5 Things You Should Do To Become a Thought Leader In Your Industry, With Ken Mandelkern

Flash your personality. It’s an asset, not a liability. People are selfish listeners and don’t respond to boring. As part of our series about how to become known as a thought leader in your industry, I had the pleasure of interviewing Ken Mandelkern. Ken, the Vice President of Y&R PR, is a strategic ace with the […]

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Flash your personality. It’s an asset, not a liability. People are selfish listeners and don’t respond to boring.

As part of our series about how to become known as a thought leader in your industry, I had the pleasure of interviewing Ken Mandelkern. Ken, the Vice President of Y&R PR, is a strategic ace with the creativity and expertise to drive positive business results. An integral member of the agency’s senior leadership team, Ken is at once shaping the voices and platforms of business leaders, entrepreneurs, lawyers, physicians, scientists, engineers, marketers and more.

Thank you so much for doing this with us! Our readers would love to “get to know you” a bit better. Can you share your “backstory” with us?

Sure thing! Thanks for the invitation.

I was a junior at Syracuse when Carmelo Anthony came to town. Got my start in the Jets’ PR department, then decided on agency life. I’m a curious guy who thrives on variety. At Y&R PR I try to lead by the pen.

I hail from Port Washington, NY, and am raising a family there now. Saturday mornings you can find me at HorseAbility, a therapeutic riding facility about 12 miles southeast of town.

Can you briefly share with our readers why you are an authority about the topic of thought leadership?

We help shape the voices and platforms of organizations and the people who lead them. Our clients include business leaders, entrepreneurs, lawyers, physicians, scientists, engineers, marketers and non-profits. Our work is contributing to happy developments for all of these clients, across industries, so we know we’re doing some things right.

I’m active with the Public Relations Society of America (PRSA) and Professional Speechwriters Association (PSA). And on a personal note, I’m a bit of a sucker when it comes to helping friends with free work, so I write a lot of wedding speeches too.

Can you share the most interesting story that happened to you since you started your career?

I was in Rio, organizing publicity appearances with Pele at the 2014 FIFA World Cup. Everywhere we went, people saw him and lost their minds. Do you remember those old Michael Jackson concert specials, where the crowd is crying and fainting just because he’s there? It was like that.

At one event, at a restaurant downtown, the place was packed with press and word quickly spread to the street. People started pouring in. Rows of faces pressed up against the glass outside. His security detail had to take control of the situation. Coded commands were shouted. Elbows were thrown. And, when his car finally peeled away there were fans hanging off the roof, like in a Schwarzenegger scene.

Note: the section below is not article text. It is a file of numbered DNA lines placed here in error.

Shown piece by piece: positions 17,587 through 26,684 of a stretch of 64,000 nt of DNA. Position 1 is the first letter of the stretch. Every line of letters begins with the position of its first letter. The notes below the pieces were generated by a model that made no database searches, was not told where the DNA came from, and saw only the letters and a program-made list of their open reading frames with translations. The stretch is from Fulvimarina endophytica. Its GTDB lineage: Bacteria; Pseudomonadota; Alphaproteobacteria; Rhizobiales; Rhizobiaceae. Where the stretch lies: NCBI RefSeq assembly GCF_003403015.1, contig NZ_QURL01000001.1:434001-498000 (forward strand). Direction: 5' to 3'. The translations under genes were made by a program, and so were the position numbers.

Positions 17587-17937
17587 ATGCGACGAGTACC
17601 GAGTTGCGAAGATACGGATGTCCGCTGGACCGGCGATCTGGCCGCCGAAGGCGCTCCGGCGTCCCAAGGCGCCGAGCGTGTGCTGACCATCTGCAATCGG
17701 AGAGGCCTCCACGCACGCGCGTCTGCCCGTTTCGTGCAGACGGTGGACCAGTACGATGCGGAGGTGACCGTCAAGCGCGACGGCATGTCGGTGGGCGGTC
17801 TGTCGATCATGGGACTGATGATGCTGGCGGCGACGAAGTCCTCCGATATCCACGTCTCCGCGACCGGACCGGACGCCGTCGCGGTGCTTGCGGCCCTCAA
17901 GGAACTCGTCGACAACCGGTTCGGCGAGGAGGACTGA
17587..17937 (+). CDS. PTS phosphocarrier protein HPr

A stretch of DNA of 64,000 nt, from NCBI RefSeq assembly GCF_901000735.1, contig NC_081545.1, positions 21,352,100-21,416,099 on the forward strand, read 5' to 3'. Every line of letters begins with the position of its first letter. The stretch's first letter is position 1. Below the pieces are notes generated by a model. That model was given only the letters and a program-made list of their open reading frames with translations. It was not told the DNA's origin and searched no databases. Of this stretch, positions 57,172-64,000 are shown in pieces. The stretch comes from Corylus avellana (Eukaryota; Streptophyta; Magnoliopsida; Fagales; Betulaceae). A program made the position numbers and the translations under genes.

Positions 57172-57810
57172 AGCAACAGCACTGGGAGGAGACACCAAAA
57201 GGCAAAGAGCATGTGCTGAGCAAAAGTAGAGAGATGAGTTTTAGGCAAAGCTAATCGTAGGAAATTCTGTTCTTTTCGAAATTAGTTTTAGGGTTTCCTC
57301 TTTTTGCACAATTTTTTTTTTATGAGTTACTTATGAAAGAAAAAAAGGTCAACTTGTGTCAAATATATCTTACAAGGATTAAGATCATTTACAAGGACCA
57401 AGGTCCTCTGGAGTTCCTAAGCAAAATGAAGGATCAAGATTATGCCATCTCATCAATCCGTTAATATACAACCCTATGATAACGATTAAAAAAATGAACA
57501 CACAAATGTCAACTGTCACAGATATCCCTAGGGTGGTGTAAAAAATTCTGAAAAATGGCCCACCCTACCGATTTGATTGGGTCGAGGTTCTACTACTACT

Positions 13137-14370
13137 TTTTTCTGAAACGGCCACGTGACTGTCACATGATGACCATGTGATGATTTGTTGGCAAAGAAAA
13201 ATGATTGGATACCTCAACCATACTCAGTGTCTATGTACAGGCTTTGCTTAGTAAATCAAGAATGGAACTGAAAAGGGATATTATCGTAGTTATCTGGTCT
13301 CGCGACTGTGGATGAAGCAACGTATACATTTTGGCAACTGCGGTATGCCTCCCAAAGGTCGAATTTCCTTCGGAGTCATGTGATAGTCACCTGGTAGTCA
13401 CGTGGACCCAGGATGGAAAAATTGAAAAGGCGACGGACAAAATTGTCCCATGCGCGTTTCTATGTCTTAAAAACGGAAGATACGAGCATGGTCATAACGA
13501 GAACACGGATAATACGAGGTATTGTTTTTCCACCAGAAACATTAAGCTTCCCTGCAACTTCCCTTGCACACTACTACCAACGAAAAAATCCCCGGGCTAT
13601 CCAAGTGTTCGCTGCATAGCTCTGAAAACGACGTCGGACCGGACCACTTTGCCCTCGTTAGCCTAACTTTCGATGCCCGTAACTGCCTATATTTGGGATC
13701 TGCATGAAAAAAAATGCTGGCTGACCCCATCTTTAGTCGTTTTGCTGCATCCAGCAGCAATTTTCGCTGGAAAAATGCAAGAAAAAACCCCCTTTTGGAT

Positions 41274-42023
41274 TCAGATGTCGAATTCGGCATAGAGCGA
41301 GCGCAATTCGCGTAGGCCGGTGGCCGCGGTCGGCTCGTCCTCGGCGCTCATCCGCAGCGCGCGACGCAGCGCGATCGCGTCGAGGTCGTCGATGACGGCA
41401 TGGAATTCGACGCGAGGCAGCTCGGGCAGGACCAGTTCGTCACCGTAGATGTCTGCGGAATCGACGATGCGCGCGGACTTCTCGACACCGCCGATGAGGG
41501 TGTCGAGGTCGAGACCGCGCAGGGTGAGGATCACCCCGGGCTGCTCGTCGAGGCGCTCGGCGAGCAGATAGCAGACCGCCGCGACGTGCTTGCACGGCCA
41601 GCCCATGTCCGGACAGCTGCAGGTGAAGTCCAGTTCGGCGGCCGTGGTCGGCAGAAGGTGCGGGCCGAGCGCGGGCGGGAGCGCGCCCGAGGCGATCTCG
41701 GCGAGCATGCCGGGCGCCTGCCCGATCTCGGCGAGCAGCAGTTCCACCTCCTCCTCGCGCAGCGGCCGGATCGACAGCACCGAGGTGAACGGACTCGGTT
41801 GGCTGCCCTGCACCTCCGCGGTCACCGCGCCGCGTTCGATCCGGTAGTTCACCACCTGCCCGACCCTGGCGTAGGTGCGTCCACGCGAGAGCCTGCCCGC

Can you share a story about the funniest mistake you made when you were first starting? Can you tell us what lesson you learned from that?

I was pitching bylines to a new client — a CEO from France — and I wanted to show in our abstracts that we could nail his voice.

I was speaking to what we wrote and slipped into his accent. Basically, impersonated the man to his face, in front of his team. It was a long few seconds waiting for his reaction.

He liked the ideas and dryly complimented my accent, much to everyone’s relief. But I’m deliberate when expressing quirks in clients’ voices now.

Ok, thank you for that. Let’s now jump to the main focus of our interview. In a nutshell, how would you define what a ‘Thought Leader’ is. How is a thought leader different than a typical leader? How is a thought leader different than an influencer?

I think being a leader is one of the hardest things most of us will ever try to achieve. It takes so much passion, grit, and thoughtfulness. I suppose I’d define one as: someone with a vision and the ability to unite others in its pursuit.

Compared to that? Being a thought leader is easy. Just pick up the pen and indulge. There are some ingredients that help: experience, a point of view, and an interest in communicating publicly.

Influencers thrive on attention. Thought leaders just need to get a point across.

Can you talk to our readers a bit about the benefits of becoming a thought leader. Why do you think it is worthwhile to invest resources and energy into this?

Whatever your goals are, you’ll find more success if you’re communicating effectively.

When we work together, we can promise you readers, responses, and probably followers. But here’s what else frequently happens: you get to a conference, and people want to talk about something you wrote. You get an interesting invitation to speak. A reporter cites your channel. A government agency asks for input on a complex issue. Or a prospect calls. We even see people earn promotions to the C-suite during campaigns.